MOSCOW (AP) -- The upper house of the Russian parliament on Wednesday revoked the ratification of a global nuclear test ban in what Moscow has describes as a move to establish parity with the United States.
The Federation Council voted to endorse a bill rescinding the ratification of the Comprehensive Nuclear Test Ban Treaty, also known as the CTBT. The bill will now be sent to President Vladimir Putin for final approval. The lower house approved the bill last week.
The vote follows a statement from Putin, who warned earlier this month that Moscow could revoke its 2000 decision to ratify the bill to "mirror" the stand taken by the U.S., which has signed but not ratified the nuclear test ban.
The CTBT, adopted in 1996, bans all nuclear explosions anywhere in the world but the treaty was never fully implemented. In addition to the U.S., it is yet to be ratified by China, India, Pakistan, North Korea, Israel, Iran and Egypt.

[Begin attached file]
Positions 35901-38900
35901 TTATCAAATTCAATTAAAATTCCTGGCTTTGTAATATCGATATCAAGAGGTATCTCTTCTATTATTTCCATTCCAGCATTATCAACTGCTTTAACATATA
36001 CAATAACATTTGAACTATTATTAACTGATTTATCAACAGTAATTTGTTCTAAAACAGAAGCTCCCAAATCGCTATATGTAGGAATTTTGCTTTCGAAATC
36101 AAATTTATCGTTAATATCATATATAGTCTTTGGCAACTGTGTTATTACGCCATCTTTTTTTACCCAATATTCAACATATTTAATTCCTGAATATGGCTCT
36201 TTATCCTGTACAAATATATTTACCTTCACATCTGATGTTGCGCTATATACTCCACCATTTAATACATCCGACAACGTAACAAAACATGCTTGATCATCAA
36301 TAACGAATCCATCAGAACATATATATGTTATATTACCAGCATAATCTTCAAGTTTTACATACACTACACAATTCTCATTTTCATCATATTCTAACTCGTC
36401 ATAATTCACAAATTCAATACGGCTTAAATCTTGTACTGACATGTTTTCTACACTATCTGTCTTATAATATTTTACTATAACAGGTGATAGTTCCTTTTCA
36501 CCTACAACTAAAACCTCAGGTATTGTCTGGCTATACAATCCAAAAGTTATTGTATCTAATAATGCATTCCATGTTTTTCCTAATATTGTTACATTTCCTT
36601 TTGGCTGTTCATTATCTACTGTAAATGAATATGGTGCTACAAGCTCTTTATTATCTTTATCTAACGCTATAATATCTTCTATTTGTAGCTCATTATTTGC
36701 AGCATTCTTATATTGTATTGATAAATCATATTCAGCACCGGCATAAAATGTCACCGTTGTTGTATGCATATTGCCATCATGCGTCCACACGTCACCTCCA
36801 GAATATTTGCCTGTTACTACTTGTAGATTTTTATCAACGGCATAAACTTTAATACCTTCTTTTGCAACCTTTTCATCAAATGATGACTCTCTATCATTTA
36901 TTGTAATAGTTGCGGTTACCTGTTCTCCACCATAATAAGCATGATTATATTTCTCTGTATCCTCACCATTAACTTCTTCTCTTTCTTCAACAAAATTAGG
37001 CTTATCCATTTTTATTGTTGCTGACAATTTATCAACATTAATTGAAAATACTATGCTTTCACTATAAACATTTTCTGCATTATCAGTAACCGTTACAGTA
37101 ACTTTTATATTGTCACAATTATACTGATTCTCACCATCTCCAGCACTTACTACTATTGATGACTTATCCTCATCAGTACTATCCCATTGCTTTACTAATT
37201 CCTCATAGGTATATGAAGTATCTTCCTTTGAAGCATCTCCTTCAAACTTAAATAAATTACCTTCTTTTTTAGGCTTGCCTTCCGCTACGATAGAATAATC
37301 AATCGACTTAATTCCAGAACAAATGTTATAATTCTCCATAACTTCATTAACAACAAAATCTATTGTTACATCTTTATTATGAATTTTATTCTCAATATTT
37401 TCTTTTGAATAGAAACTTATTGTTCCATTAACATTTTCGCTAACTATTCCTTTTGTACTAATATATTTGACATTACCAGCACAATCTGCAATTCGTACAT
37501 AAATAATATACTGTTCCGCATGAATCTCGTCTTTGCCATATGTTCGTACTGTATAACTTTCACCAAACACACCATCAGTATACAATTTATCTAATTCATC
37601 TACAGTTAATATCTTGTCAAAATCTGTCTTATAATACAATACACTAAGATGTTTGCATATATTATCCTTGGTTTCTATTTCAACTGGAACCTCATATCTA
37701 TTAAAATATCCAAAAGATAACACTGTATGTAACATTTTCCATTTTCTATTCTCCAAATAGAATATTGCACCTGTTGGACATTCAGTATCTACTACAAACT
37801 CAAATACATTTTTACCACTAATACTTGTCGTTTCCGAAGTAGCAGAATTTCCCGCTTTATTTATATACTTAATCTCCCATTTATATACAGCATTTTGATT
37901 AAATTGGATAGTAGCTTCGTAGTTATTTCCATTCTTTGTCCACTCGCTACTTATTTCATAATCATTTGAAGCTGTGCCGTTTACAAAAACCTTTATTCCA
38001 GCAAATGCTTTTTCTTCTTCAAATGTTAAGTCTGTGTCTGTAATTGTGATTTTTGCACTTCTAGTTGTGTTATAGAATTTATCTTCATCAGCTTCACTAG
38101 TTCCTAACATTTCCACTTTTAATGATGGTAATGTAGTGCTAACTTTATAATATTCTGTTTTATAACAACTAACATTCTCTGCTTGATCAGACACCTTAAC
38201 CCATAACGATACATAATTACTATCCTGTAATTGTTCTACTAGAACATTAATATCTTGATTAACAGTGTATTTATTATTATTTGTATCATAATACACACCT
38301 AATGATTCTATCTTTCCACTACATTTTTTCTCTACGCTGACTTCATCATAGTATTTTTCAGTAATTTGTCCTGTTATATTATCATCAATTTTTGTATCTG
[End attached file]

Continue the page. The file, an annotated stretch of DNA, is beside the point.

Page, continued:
There are widespread concerns that Russia could move to resume nuclear tests to try to discourage the West from continuing to offer military support to Ukraine. Many Russian hawks have spoken in favor of a resumption of the tests.
Putin has noted that while some experts have argued that it's necessary to conduct nuclear tests, he hasn't yet formed an opinion on the issue.
Russia's Deputy Foreign Minister Sergei Ryabkov said earlier this month that Moscow will continue to respect the ban and will only resume nuclear tests if Washington does it first.
Ryabkov said Wednesday that the Russian Foreign Ministry had received U.S. proposals to resume a dialogue on strategic stability and arms control issues, but noted that Moscow doesn't consider it possible in the current political environment.
"We aren't ready for it because the return to a dialogue on strategic stability ... as it was conducted in the past is impossible until the U.S. revises its deeply hostile policy course in relation to Russia," Ryabkov told reporters in comments carried by Russian news agencies.